3. Pope Francis acted with laser precision when Vigano set him up to go visit Kim Davis in jail. Vigano proved himself to be untrustworthy and manipulative. Francis canned him. Boom. Done. Vigano’s ongoing, undying vendetta is embarrassing.

    Years ago,–20, 30? when the hot topic was the partying network of gays in the Church that watched each others’ backs, I remember confronting one of the morality warriors, asking him how he had the *luxury* to talk/think about it all the time.

    All the people who defined themselves by constantly talking about these things had *one* similar trait in common: the lack of a consistent work ethic. None of them had a full time job. None of them had a wolf at the door, and *all* of them were being subsidised in one way or another, whether it was money from relatives, a former business, or welfare. One of them very famously commented to me that he wouldn’t consider ever being the *godfather* of a child due to the grave spiritual responsibility. He never married and lived at his Mom’s house his entire life. Being a persecuted culture warrior was safer than having a real life.

    Idle hands are the devil’s workshop. Vigano hates the very thing that he has become. Francis doesn’t have the luxury to care about quacks when there are real children in the world that need his fatherly care.

    1. @ taco

      “ Vigano hates the very thing that he has become.”

      In his Thomas covenant novels— the last name is no accident- some of the best fantasy novels of all time, Steven R. Donaldson defines corruption as “becoming that which you hate.”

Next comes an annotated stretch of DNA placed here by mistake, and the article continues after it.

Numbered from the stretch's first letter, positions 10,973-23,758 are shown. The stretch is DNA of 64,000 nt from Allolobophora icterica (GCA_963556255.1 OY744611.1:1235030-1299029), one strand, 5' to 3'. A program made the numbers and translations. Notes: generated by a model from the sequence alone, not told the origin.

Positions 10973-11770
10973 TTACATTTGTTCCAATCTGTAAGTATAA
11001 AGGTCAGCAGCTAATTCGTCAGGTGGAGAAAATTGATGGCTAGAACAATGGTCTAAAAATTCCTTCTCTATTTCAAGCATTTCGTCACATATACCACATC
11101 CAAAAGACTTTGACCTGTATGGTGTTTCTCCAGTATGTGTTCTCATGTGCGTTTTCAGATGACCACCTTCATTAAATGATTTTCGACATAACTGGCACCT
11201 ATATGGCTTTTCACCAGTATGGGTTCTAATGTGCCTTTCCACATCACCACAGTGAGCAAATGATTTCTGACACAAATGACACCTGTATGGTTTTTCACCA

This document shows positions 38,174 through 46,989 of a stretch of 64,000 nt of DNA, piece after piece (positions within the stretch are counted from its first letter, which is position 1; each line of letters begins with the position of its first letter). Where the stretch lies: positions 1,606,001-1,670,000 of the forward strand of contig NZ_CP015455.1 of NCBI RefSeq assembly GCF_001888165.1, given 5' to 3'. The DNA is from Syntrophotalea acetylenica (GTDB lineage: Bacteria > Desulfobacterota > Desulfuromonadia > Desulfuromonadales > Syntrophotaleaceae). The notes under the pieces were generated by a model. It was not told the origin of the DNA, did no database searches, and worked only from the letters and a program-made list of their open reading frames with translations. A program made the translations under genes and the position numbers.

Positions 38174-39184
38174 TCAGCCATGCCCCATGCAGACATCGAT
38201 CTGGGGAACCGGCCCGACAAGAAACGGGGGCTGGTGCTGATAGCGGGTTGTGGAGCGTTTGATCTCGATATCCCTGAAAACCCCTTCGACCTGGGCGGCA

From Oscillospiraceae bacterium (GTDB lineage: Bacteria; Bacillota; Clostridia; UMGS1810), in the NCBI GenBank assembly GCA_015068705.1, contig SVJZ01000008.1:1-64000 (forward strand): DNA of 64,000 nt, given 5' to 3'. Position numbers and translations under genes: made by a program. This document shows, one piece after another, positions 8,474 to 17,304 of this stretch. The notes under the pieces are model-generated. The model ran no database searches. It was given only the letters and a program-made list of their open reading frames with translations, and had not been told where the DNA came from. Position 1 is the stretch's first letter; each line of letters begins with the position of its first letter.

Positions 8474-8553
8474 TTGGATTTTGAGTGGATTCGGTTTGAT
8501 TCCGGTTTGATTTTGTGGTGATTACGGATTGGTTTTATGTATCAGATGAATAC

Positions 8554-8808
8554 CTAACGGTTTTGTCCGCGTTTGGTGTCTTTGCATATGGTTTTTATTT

So…corruption.

      1. I really need a good book. “Best of all times” is exactly what I need right now.

      2. I think that is half way true. If you are basically a good person, hating people can make you a worse person, becoming Like those You hate. But if you are already that kind of person, you don’t become like those you hate, you just give them the reason to hate you.

      3. Hate makes you fail to realize when you’re adopting the worst (real or imagined) qualities of those you hate. It also makes you averse to emulating their better qualities.

        It’s not the same thing, but it seems to be in the same vein as C.S. Lewis’s observation that the devil is happy to take your soul and give you nothing in return.

  4. Coincidentally, today I’m watching Innuendo Studios’ Alt-Right Playbook series. The discussion of Francis’ style reminds me a lot of the Never Play Defense episode.

    I have a lot of reservations about Francis, but I think he’s absolutely right not to give this artificial controversy the time of day. The more you have to explain yourself, the more you look like someone who has to explain himself. This is why I dislike the off-the-cuff speeches that were common early in his papacy: If there’s a Jimmy Akin blog post every other week explaining why the Pope is still Catholic, even if the explanation makes perfect sense, it still makes it feel like maybe he isn’t, or else there wouldn’t be the need for so many explanations. Good on Francis for not getting caught in this trap again.